USS Gerald R Ford Returns From Inaugural Deployment
The first-in-class aircraft carrier USS Gerald R. Ford (CVN 78), flagship of the Gerald R. Ford Carrier Strike Group (GRFCSG), returned to Naval Station Norfolk, after successfully completing its inaugural deployment throughout the Atlantic while conducting exercises and port visits with Allies and partners, Nov. 26.
The flagship set sail from Norfolk, Virginia, Oct. 4, and traveled more than 9,275 nautical miles with GRFCSG.
During the scheduled deployment, Ford operated with eight Allies and partners, Canada, Denmark, Spain, France, Germany, the Netherlands, Finland, and Sweden, to strengthen interoperability, while conducting a range of maritime operations and exercises.
“This deployment brought together an incredible group of Allies and partners with one single focus – to contribute to a peaceful, stable, and conflict-free Atlantic region through our combined naval power,” said Vice Adm. Dan Dwyer, commander, U.S. 2nd Fleet and Joint Force Command Norfolk. “Opportunities to interoperate and integrate make our nations, our navies, and the NATO Alliance stronger.”
While deployed, GRFCSG participated in Exercise Silent Wolverine, demonstrating high-end naval warfare and integrated NATO interoperability in the maritime approaches to Europe. Silent Wolverine was an opportunity for Ford to train and test capabilities while demonstrating the U.S. commitment to Allies and partners through seamless integration.
“We sailed with our Allies and partners and trained together, tirelessly, day and night, and we are stronger for it,” said Capt. Paul Lanzilotta, Ford’s commanding officer. “Through integrated and combined operations such as live and inert ordnance expenditure by Carrier Air Wing (CVW) 8, anti-submarine warfare, anti-surface warfare, and air defense, we set the stage for operating with Ford-class technologies in a deployed environment. We completed more than 1,250 sorties, expended 78.3 tons of ordnance, and completed 13 underway replenishments – and we accomplished this because of what Ford-class aircraft carriers bring to the fight.”
The Sailors participating in Ford’s first deployment integrated multiple foreign nations’ ships into the strike group to operate together efficiently.
“Leading the men and women of the Gerald R. Ford Strike Group has been awe-inspiring. Every day these Sailors committed themselves 100% to a safe and successful inaugural deployment of Ford and the strike group,” said Rear Adm. Greg Huffman, commander, Carrier Strike Group (CSG) 12. “This deployment laid a strong foundation for the strike group, created momentum to carry us forward for future operations, and has prepared us to answer our nation’s call when needed.”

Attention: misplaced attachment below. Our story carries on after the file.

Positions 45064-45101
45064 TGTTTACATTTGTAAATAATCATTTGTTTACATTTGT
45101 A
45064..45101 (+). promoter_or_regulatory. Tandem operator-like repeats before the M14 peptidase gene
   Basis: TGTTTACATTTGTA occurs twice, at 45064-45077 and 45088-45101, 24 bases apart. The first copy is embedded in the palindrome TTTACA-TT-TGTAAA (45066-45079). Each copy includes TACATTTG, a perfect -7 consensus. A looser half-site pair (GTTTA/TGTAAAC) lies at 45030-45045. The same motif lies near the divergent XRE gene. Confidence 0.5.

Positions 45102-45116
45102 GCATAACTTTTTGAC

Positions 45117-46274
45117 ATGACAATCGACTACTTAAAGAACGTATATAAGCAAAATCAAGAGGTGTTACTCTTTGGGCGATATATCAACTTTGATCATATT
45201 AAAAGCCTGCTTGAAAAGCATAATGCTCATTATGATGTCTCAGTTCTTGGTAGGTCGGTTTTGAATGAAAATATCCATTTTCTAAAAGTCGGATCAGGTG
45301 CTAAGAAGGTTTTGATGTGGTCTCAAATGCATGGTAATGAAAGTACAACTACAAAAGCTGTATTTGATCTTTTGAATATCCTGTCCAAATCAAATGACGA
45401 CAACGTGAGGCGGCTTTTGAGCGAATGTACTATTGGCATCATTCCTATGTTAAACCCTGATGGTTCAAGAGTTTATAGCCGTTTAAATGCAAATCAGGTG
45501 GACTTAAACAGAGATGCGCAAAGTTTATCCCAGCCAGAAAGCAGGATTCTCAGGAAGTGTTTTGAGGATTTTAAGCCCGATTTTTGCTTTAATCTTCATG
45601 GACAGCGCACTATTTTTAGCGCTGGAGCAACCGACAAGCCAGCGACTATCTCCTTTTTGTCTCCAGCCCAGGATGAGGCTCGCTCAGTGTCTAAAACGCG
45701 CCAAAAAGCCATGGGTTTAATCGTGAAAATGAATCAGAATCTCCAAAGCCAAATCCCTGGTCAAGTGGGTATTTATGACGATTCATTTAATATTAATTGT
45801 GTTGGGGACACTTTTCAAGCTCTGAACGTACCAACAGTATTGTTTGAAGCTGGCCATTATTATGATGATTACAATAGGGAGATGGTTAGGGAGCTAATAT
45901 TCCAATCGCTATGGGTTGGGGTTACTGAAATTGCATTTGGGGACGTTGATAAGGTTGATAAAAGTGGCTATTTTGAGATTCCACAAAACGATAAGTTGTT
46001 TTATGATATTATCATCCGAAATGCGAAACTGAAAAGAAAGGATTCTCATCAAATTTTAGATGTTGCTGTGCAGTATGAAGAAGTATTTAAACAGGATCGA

Ford made their first international port visit in Halifax, Nova Scotia, and their first European port visit in Portsmouth, U.K. For Ford Sailors, these port visits offered a long-awaited opportunity to explore and learn from different cultures.
Boatswain’s Mate 3rd Class Selena Penaloza, from Orlando, Florida, assigned to Ford’s deck department, has been stationed aboard Ford for three years before deploying for the first time.
“It was amazing getting to see the [ship’s] first deployment and my first port visit. This deployment has been a new experience for everyone onboard”, said Penaloza. “We’ve been working more than on other underways and standing more watch, and it’s all for a great cause.”
Ford is the first new U.S. aircraft carrier designed in more than 40 years, introducing 23 new technologies that offer impressive advances to its aircraft launch system, propulsion, power generation, ordnance handling and more. Ford’s advanced technologies reduce the amount of personnel required to maintain and operate the ship’s systems compared to Nimitz-class carriers.
The Sailors of Ford are shaping the future of naval aviation.
“On our ship, you don’t hear Sailors saying, ‘that’s the way we’ve always done it’ because we’re using new gear, new technologies,” said Lanzilotta. “Our Sailors are the ones who make all of these new technologies real. The Sailors make it come to life. I am so proud of all their hard work and dedication that made Ford operational and allowed the Gerald R. Ford Carrier Strike Group to conduct a successful first deployment.”
While operating in the Atlantic, Ford hosted 215 distinguished visitors, 175 foreign dignitaries, 46 NATO flag officers and senior enlisted leaders, and more than 60 U.S. and international reporters aboard.
The U.S. commands and units that participated in the GRFCSG deployment include; CSG 12, CVW 8, Destroyer Squadron 2, Ticonderoga-class guided-missile cruiser USS Normandy (CG 60), Arleigh Burke-class guided missile destroyers USS McFaul (DDG 74) and USS Ramage (DDG 61) stationed at Naval Station Norfolk in Norfolk, Virginia and USS Thomas Hudner (DDG 116) stationed at Naval Station Mayport in Mayport, Florida.
The nine U.S. aircraft squadrons assigned to CVW-8 that embarked Ford for this deployment were Strike Fighter Squadron (VFA) 213, Strike Fighter Squadron (VFA) 31, Strike Fighter Squadron (VFA) 37 and Strike Fighter Squadron (VFA) 87 stationed at Naval Air Station Oceana in Virginia Beach, Virginia; Electric Attack Squadron (VAQ) 142 stationed at Naval Air Station Whidbey Island in Whidbey Island, Washington; Airborne Command and Control Squadron (VAW) 124; Fleet Logistics Support Squadron (VRC) 40; Helicopter Maritime Strike Squadron (HSM) 70; and Helicopter Sea Combat Squadron (HSC) 9, stationed at Naval Station Norfolk in Norfolk, Virginia.